Ancestry Quarterly X Jungmaven Tees

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Ancestry Quarterly is a print publication. The magazine’s writers and designers have three jobs- their day’s work, the publication, and a new and burgeoning creative agency. They’re walking the ropes and reaching always for more. AQ is a forum for that middle ground, the space between “day job and dream job”.

Lauren and Jordan, AQ Art & Marketing Directors, asked if I could help with a natural dye project for new tee shirts. We tested a few plants but decided on walnut for its dark color, lack of mordanting required, and availability. WalnutsWe harvested walnuts off the ground that’d been there for a year and soaked them for one day in a large stainless steel pot. The walnuts simmered the next day for 45 min and we extracted a rich brown-black hue. After a three man filtration step, and two hours of Jordan’s shibori work, the tees were added to the bath.

These weren’t just any old tee shirts- they’re Jungmaven. Made from drought-hardy hemp, Rob Jungmann’s knits are the product of years of experiments and going back to the drawing board. His goal is “Everyone in hemp by 2020,” and if you felt the hand of his tees, you wouldn’t mind replacing your Hanes with his hemp.

“The more farming of industrial hemp the better for the environment. Hemp cleans oxygen, water and nourishes the land. Hemp uses very little to no pesticides or insecticides and needs a fraction of the water that cotton takes to grow.”
— Rob Jungmann

It’s easy to work with a label like Jungmaven as their culture and values feel good and fit with my own.

Two full days of work and one wash later, the shirts are marked with the twisted memories of Jordan’s shibori binds and the slow steel grays of the walnut bath. This is my second collaborative project with Jungmaven tees. The hemp and cotton blends absorb natural dyes easily, and each time- the end result in an expression of the dyers themselves. This time- adventurous, spiraling, layers and layers of complex skeletal folds.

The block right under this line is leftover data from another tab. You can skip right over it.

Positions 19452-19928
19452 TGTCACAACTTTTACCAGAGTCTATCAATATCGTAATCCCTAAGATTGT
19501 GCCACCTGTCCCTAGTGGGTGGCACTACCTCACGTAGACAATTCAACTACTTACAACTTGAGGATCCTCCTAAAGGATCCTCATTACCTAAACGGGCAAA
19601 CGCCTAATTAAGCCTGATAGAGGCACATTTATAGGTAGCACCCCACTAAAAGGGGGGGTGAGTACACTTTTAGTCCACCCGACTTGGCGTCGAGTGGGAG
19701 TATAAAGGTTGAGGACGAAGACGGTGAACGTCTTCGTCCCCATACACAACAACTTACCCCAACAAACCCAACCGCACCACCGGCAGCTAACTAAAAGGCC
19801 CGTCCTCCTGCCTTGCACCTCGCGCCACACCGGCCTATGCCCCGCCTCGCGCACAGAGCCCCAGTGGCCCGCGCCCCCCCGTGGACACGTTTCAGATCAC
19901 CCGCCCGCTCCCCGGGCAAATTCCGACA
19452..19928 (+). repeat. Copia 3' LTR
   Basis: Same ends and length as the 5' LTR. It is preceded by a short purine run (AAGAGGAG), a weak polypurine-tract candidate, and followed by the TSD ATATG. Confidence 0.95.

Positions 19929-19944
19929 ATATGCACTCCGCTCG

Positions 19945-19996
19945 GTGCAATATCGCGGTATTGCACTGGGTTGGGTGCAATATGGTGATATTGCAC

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Ancestry Quarterly X Jungmaven Tees

Desert Pigments // Desert & Denim

Photo by Colin McCarthy, zine by Jordan Vouga
Photo by Colin McCarthy, zine by Jordan Vouga

Juniper Ridge hosted a gathering in Joshua Tree back in February. The high desert weather can be unforgiving that time of year but it was clear and beautiful. Still adjusting to the cool, calm and collected Bay Area weather- I recharged in the hot desert sun, grateful for the opportunity to sweat.

Our small group from Oakland gathered quietly the first night then parted to get some rest for the busy days ahead.

The second evening sprawled out under the star filled sky. Steady whispers grew from the darkness into bustling talk and laughter. We fell silent when Melaena Cadiz sang by the campfire against a glowing rock wall backdrop. Poets sang and campers squeezed in to listen and share the campfire.

Each tent had its own origins. Pete and Tony of Tellason came in from San Francisco, Mats and Kari of Indigofera flew into southern California and rode in on bikes, Cate of Havstad Hat Co drove down from Oregon, Margaux and Walter of Peg and Awl traveled in with their boys, Noel and Fletcher of Gnome Life sold albums, and the Fellow Barber crew flew in from east and west and constructed a barber shop on the desert floor.

Photo by Skyler Greene
Photo by Skyler Greene

I hosted a native plant and indigo dye station both Thursday and Friday. I packed Mt. Tam-native Toyon and coastal sagebursh but the night before the event, I tested a different plant, native to the desert and a fragrant contributor to Juniper Ridge harvests: Creosote. Oily and covered in flowers, I submerged the whole plant in warm water and a golden hue poured out. Testing fabric samples as the resinous florals wafted over me in the steam, I bathed in the discovery of this new dye plant, hearty with color.

Photo by Skyler Greene of Candy Mountain Collective
Photo by Skyler Greene of Candy Mountain Collective

Everyone delighted in overdyeing the creosote golds with indigo. Rob Jungmann brought hemp tees from Jungmaven for the dye baths. Jody Dunphy of Second Nature Project made and dyed hemp paper from Jungmaven production waste. A few artisans dyed their wares. Morten of For Holding up the Trousers dyed his handmade suspenders, pictured far left in photo below.

Photo by Skyler Greene
Photo by Skyler Greene
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Photo from Rawr Denim

Read about it:
Rawr Denim
Seaweed & Gravel
Iron & Resin
WGSN

Desert Pigments // Desert & Denim